Byline: The Register-Guard
David George Foster
A celebration of life will be held Sunday for David George Foster of Springfield, professor emeritus in the University of Oregon Department of Fine and Applied Arts, who introduced students and faculty to photography, silkscreen printmaking and film in the 1950s and '60s, video in the '70s and computers in the '80s.
Foster died Dec. 21 when he was struck by a vehicle while crossing Main Street about 6:30 p.m. He was 78.
He taught the art department's first courses in photography, graphic design, film and video. He taught in the UO Honors College and was a visiting scholar at Mount Angel College in 1967-68, where he was once considered for the presidency.
He was also a filmmaker who produced three films for his master of fine arts degree at the UO in 1957 and a number of commercials for the Shakespearean Festival in Ashland.
He was born Jan. 13, 1924, in Multnomah, Ore., to Winfield and Marie Yaden Foster. A 1941 graduate of Salem High School, he served in the Army from 1942 to 1945 and attended Willamette University and the UO.
He studied at the New Bauhaus Institute of Design in Chicago from 1946 to '47 and received his bachelor of science degree from the Institute of Design at the Illinois Institute of Technology in 1951.
He taught art at Springfield High School in the mid-1950s before joining the UO faculty in 1960 and served as head of the art department from 1978 to 1985, when he retired and taught part time.
He opened his house to help students print publications on an old letterpress in his garage. He started Iron Rose Studio to produce short films and publications.
He once said, "I never taught anything I didn't want to learn." Students from English, drama, journalism, architecture and law sought out his classes. Many of them went on to become outstanding professionals in the film and TV industry, architecture, design, education and computer graphics.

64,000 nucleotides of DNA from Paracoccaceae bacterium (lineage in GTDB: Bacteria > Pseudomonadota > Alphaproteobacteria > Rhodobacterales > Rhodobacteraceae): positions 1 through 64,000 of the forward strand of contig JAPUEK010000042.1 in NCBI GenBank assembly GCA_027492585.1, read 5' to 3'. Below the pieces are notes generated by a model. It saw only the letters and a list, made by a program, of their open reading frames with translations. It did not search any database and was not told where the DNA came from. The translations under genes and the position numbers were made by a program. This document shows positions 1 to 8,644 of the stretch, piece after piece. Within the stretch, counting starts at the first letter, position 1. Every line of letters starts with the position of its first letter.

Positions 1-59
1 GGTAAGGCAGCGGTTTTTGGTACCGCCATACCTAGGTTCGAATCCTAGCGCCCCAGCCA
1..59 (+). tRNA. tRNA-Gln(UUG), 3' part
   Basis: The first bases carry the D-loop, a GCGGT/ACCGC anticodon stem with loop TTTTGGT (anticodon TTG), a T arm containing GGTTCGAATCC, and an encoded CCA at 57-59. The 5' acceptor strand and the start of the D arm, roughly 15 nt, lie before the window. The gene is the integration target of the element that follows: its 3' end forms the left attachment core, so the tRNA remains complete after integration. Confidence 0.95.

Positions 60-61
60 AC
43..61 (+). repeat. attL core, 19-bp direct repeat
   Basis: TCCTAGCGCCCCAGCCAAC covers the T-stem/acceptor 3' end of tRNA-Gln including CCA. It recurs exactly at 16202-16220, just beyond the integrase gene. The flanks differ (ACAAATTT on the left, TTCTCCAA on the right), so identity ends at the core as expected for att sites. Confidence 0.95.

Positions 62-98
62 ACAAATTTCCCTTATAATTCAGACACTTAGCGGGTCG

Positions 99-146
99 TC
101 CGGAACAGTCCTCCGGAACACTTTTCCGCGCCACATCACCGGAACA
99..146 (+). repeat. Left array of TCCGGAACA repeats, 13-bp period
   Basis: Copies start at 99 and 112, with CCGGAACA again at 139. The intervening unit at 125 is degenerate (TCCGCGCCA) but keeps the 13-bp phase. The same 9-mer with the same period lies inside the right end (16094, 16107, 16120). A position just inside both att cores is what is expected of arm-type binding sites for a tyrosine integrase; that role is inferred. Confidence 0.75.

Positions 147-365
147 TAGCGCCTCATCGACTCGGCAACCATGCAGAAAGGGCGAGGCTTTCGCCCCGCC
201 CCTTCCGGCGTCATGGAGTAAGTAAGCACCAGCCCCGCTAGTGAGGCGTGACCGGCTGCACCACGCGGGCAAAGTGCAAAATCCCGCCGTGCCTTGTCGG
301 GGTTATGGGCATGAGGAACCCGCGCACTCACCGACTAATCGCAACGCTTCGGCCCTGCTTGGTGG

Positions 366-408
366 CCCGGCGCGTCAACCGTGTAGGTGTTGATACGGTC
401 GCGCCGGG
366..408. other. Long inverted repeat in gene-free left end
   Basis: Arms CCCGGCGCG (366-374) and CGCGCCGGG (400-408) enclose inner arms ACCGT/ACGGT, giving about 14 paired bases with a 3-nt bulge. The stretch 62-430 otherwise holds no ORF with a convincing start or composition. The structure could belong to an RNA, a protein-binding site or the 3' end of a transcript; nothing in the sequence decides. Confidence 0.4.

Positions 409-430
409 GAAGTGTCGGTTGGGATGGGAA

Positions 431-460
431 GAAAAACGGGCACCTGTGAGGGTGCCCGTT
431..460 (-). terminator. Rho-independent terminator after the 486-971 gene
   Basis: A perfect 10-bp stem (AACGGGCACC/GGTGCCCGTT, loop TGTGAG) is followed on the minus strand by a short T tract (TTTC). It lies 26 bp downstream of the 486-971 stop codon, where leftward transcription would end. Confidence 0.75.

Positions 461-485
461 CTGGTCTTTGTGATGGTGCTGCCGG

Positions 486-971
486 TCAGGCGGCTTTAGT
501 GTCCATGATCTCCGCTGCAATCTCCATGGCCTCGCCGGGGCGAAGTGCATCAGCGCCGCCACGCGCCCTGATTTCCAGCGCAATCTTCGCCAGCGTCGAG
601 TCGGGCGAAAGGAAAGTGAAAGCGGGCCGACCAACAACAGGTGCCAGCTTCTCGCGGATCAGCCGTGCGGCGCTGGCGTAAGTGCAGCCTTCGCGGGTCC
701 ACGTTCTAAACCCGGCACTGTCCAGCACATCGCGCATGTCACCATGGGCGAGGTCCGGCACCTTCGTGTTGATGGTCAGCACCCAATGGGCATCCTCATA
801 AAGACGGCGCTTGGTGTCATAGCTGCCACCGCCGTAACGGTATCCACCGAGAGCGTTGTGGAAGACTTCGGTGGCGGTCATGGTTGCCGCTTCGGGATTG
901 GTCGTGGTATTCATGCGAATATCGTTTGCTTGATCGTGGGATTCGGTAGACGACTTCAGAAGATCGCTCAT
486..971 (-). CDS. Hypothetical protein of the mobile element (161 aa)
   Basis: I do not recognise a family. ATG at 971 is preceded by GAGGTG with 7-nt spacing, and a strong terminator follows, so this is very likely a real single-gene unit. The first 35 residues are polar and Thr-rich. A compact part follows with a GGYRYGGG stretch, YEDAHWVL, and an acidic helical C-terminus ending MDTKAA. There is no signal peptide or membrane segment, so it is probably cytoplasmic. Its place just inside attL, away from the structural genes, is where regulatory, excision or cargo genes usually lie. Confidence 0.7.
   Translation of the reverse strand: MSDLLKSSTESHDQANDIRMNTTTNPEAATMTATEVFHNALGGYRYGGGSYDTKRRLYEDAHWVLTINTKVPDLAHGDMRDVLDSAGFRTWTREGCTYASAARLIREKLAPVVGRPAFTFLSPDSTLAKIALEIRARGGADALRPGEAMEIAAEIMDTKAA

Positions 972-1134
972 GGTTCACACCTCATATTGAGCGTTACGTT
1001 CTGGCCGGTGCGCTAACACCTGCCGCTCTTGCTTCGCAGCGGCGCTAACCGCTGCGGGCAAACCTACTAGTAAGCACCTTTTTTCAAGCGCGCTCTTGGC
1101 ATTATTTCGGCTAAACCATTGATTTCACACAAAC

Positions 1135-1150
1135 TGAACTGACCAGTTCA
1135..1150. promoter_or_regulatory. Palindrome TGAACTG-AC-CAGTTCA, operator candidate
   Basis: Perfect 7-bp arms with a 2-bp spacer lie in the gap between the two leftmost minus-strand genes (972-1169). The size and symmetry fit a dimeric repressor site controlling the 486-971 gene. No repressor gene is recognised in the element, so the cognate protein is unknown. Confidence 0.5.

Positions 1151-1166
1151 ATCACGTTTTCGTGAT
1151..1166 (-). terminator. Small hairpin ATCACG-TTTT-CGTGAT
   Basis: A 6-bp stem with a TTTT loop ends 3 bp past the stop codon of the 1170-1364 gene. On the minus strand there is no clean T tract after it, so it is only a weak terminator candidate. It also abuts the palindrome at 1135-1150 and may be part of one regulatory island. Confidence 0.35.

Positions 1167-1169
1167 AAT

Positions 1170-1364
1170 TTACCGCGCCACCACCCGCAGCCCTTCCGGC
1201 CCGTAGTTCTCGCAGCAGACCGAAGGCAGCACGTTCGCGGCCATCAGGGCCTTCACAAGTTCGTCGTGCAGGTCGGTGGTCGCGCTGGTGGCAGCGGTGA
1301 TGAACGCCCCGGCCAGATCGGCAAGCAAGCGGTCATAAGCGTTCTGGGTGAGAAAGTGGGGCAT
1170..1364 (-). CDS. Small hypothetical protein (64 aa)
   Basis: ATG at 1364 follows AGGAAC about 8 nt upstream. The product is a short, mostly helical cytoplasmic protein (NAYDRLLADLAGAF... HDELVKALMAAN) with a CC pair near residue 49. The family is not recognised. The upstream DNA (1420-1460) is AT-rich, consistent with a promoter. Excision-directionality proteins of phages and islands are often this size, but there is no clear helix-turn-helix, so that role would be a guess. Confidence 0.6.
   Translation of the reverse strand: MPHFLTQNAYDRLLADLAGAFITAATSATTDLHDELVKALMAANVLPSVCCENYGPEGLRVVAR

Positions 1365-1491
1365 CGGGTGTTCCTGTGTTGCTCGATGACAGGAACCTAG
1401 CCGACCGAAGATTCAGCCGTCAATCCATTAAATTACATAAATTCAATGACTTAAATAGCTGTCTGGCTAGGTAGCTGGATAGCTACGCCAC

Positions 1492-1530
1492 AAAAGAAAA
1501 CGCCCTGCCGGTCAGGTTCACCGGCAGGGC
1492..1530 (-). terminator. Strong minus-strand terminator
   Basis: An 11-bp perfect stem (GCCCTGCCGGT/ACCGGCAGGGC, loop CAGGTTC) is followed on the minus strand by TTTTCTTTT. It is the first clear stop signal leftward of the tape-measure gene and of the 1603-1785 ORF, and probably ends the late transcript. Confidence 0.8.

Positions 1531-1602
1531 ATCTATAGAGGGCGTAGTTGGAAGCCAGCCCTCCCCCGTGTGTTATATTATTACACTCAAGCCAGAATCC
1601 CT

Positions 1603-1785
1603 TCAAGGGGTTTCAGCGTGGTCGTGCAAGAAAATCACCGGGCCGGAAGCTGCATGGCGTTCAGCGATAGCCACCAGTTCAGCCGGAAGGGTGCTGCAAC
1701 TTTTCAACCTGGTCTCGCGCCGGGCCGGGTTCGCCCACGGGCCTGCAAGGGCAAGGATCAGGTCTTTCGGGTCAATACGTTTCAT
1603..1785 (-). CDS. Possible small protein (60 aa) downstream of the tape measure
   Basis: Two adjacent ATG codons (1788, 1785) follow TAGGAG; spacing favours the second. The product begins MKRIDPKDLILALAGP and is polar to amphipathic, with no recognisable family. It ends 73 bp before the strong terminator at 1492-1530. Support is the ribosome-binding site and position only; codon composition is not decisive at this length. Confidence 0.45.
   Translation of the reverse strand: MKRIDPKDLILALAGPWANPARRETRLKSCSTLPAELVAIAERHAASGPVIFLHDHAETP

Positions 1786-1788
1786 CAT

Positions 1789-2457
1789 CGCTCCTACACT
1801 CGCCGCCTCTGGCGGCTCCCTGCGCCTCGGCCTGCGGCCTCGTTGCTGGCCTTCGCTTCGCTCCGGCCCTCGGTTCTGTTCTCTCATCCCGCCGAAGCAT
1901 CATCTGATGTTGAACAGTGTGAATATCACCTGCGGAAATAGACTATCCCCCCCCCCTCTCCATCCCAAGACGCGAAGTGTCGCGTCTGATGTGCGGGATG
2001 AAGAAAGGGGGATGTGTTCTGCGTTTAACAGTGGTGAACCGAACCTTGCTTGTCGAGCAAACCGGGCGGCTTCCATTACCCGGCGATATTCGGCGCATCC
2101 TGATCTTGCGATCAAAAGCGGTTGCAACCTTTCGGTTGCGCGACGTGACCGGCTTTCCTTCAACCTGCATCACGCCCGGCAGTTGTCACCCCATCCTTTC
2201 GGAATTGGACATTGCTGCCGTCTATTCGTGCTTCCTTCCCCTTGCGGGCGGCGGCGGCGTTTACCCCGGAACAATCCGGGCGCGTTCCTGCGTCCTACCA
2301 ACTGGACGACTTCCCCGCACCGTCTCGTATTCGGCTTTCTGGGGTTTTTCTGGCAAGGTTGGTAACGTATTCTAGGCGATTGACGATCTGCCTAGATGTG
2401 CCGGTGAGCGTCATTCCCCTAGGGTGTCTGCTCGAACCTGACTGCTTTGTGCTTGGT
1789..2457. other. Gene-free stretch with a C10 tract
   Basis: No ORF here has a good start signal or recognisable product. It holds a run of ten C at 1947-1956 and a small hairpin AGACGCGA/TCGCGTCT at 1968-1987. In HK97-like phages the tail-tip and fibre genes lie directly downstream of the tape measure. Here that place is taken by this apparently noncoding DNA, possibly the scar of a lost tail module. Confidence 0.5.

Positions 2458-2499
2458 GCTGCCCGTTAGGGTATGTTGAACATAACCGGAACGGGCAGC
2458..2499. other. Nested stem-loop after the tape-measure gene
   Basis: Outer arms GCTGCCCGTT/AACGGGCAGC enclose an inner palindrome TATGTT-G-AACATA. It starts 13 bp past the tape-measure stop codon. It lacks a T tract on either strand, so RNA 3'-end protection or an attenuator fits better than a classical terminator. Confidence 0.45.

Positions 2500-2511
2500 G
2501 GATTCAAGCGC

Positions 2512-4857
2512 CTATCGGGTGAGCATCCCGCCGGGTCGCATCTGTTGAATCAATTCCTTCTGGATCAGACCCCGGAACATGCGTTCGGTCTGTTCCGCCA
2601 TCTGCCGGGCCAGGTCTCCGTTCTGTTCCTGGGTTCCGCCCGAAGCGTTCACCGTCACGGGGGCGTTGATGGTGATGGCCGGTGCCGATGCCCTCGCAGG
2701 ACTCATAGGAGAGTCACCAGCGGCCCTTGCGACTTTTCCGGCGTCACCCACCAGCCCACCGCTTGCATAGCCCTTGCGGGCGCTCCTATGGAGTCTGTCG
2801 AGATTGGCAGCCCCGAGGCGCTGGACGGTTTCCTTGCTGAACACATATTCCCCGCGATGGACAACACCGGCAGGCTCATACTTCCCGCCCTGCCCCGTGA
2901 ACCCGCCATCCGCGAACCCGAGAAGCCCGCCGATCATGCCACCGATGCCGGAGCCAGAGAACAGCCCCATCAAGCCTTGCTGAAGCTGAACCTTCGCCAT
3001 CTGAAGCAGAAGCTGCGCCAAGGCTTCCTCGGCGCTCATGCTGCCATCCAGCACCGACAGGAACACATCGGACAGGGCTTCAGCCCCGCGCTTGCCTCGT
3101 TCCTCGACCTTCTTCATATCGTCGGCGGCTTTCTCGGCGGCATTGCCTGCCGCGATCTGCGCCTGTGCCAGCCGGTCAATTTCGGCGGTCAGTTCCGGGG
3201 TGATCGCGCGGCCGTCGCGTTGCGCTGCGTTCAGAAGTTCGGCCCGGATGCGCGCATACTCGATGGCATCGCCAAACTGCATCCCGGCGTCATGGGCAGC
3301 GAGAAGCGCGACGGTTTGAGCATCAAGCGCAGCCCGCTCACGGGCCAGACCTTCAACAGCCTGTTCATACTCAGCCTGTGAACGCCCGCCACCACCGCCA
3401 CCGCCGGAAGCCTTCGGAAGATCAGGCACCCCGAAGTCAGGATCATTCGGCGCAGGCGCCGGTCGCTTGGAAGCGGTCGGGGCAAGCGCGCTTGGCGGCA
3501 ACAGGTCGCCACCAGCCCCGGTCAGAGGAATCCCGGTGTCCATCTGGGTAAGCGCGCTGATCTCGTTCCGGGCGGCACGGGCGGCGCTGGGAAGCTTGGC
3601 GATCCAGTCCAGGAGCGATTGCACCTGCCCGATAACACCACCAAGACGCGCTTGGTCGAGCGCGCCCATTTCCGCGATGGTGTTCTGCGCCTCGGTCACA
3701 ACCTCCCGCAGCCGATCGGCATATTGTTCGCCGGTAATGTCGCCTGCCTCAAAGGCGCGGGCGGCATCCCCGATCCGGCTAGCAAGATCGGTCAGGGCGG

One of his students, Richard Hoover, was visual effects supervisor for the movies "Armageddon," "Inspector Gadget," "Unbreakable" and the recent "Reign of Fire."
Foster worked in film and moving picture technologies all his life and sought to make new technologies portable and personal. He once modified a Volkswagen van to hold a complete computer graphics work station so he could travel and draw pictures in the Oregon woods.
An article about his work and his van was published in Germany in 1997 in a book titled "Computer Art Faszination."
He lived in Marcola for years and loved the countryside. He supported the Marcola volunteer fire department breakfasts by designing their annual poster and printing their tickets.
In addition to Springfield, Marcola, Salem and Eugene, he lived in Klamath Falls and was a Lane County resident for 50 years. His hobbies included photography, camping and painting.
He is survived by a sister, Jenny Luck of Eugene.
Sunday's celebration will be from 11:30 a.m. to 2 p.m. in the Gerlinger Alumni Lounge on the UO campus, 1468 University St. Poole-Larsen Funeral Home is in charge of arrangements.
Memorial contributions can be made to the David G. Foster Endowed Fund for Teaching in Fine Arts, payable to the University of Oregon Foundation/Foster Fund. Donations, which will support innovations and excellence in teaching in the UO art department, should be mailed to School of Architecture and Allied Arts, Office of Research and Development, 5235 University of Oregon, Eugene, OR 97403-5235.
A Web site has been set up providing information on Foster's life and work. The address is www.skoo.com.
Mildred Francis Crocker of Langlois, formerly of Eugene, died Dec. 30 of age-related causes. She was 91.
Crocker was born Aug. 6, 1911, in Monroe to Robert and Mary Carson Pfouts. …